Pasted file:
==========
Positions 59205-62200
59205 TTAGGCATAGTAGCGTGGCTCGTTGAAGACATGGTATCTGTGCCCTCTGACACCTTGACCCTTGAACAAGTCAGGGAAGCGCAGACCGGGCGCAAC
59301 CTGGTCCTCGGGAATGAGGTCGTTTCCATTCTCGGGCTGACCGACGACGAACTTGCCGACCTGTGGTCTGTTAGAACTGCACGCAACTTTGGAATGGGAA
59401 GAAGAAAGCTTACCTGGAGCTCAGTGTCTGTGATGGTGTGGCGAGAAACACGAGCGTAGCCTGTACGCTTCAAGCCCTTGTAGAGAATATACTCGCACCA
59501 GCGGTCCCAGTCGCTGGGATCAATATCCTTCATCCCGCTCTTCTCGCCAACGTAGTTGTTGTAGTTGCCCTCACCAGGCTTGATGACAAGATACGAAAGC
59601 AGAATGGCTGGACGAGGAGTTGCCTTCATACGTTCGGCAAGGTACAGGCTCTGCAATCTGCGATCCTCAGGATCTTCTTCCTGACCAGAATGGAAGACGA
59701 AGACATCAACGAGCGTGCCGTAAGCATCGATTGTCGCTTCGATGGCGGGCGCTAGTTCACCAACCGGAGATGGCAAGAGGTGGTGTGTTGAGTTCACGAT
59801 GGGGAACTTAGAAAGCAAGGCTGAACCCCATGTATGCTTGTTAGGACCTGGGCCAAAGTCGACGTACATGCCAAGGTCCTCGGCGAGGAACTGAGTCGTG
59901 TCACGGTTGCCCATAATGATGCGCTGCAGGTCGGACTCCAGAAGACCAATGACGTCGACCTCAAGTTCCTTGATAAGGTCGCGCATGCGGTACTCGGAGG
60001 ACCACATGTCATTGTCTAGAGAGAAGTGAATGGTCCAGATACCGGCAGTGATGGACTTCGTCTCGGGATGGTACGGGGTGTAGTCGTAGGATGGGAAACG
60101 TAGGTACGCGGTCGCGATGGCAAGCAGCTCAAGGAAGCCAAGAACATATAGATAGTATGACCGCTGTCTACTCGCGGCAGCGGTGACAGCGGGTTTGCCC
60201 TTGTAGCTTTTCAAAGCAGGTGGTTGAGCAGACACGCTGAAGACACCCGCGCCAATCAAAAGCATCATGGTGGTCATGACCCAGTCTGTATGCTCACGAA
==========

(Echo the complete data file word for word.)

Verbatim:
Positions 59205-62200
59205 TTAGGCATAGTAGCGTGGCTCGTTGAAGACATGGTATCTGTGCCCTCTGACACCTTGACCCTTGAACAAGTCAGGGAAGCGCAGACCGGGCGCAAC
59301 CTGGTCCTCGGGAATGAGGTCGTTTCCATTCTCGGGCTGACCGACGACGAACTTGCCGACCTGTGGTCTGTTAGAACTGCACGCAACTTTGGAATGGGAA
59401 GAAGAAAGCTTACCTGGAGCTCAGTGTCTGTGATGGTGTGGCGAGAAACACGAGCGTAGCCTGTACGCTTCAAGCCCTTGTAGAGAATATACTCGCACCA
59501 GCGGTCCCAGTCGCTGGGATCAATATCCTTCATCCCGCTCTTCTCGCCAACGTAGTTGTTGTAGTTGCCCTCACCAGGCTTGATGACAAGATACGAAAGC
59601 AGAATGGCTGGACGAGGAGTTGCCTTCATACGTTCGGCAAGGTACAGGCTCTGCAATCTGCGATCCTCAGGATCTTCTTCCTGACCAGAATGGAAGACGA
59701 AGACATCAACGAGCGTGCCGTAAGCATCGATTGTCGCTTCGATGGCGGGCGCTAGTTCACCAACCGGAGATGGCAAGAGGTGGTGTGTTGAGTTCACGAT
59801 GGGGAACTTAGAAAGCAAGGCTGAACCCCATGTATGCTTGTTAGGACCTGGGCCAAAGTCGACGTACATGCCAAGGTCCTCGGCGAGGAACTGAGTCGTG
59901 TCACGGTTGCCCATAATGATGCGCTGCAGGTCGGACTCCAGAAGACCAATGACGTCGACCTCAAGTTCCTTGATAAGGTCGCGCATGCGGTACTCGGAGG
60001 ACCACATGTCATTGTCTAGAGAGAAGTGAATGGTCCAGATACCGGCAGTGATGGACTTCGTCTCGGGATGGTACGGGGTGTAGTCGTAGGATGGGAAACG
60101 TAGGTACGCGGTCGCGATGGCAAGCAGCTCAAGGAAGCCAAGAACATATAGATAGTATGACCGCTGTCTACTCGCGGCAGCGGTGACAGCGGGTTTGCCC
60201 TTGTAGCTTTTCAAAGCAGGTGGTTGAGCAGACACGCTGAAGACACCCGCGCCAATCAAAAGCATCATGGTGGTCATGACCCAGTCTGTATGCTCACGAA